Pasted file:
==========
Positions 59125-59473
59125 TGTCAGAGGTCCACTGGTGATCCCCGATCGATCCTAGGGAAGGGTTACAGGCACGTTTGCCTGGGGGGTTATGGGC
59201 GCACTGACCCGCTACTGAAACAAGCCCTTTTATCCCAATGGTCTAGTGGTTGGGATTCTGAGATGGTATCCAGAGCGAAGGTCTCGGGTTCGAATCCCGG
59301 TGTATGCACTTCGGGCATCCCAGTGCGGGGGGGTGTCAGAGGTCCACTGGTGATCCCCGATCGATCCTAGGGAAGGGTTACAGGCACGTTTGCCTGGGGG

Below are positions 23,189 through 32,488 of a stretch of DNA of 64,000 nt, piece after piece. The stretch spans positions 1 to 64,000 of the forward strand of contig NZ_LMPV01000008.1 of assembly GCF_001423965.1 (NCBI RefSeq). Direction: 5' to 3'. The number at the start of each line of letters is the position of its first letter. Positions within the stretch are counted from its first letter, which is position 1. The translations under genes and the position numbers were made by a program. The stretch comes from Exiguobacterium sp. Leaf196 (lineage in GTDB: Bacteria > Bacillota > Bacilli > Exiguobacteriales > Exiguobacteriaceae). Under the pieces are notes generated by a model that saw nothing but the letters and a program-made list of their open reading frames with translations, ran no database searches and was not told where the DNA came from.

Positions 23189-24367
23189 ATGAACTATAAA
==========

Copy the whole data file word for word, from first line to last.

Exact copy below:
Positions 59125-59473
59125 TGTCAGAGGTCCACTGGTGATCCCCGATCGATCCTAGGGAAGGGTTACAGGCACGTTTGCCTGGGGGGTTATGGGC
59201 GCACTGACCCGCTACTGAAACAAGCCCTTTTATCCCAATGGTCTAGTGGTTGGGATTCTGAGATGGTATCCAGAGCGAAGGTCTCGGGTTCGAATCCCGG
59301 TGTATGCACTTCGGGCATCCCAGTGCGGGGGGGTGTCAGAGGTCCACTGGTGATCCCCGATCGATCCTAGGGAAGGGTTACAGGCACGTTTGCCTGGGGG

Below are positions 23,189 through 32,488 of a stretch of DNA of 64,000 nt, piece after piece. The stretch spans positions 1 to 64,000 of the forward strand of contig NZ_LMPV01000008.1 of assembly GCF_001423965.1 (NCBI RefSeq). Direction: 5' to 3'. The number at the start of each line of letters is the position of its first letter. Positions within the stretch are counted from its first letter, which is position 1. The translations under genes and the position numbers were made by a program. The stretch comes from Exiguobacterium sp. Leaf196 (lineage in GTDB: Bacteria > Bacillota > Bacilli > Exiguobacteriales > Exiguobacteriaceae). Under the pieces are notes generated by a model that saw nothing but the letters and a program-made list of their open reading frames with translations, ran no database searches and was not told where the DNA came from.

Positions 23189-24367
23189 ATGAACTATAAA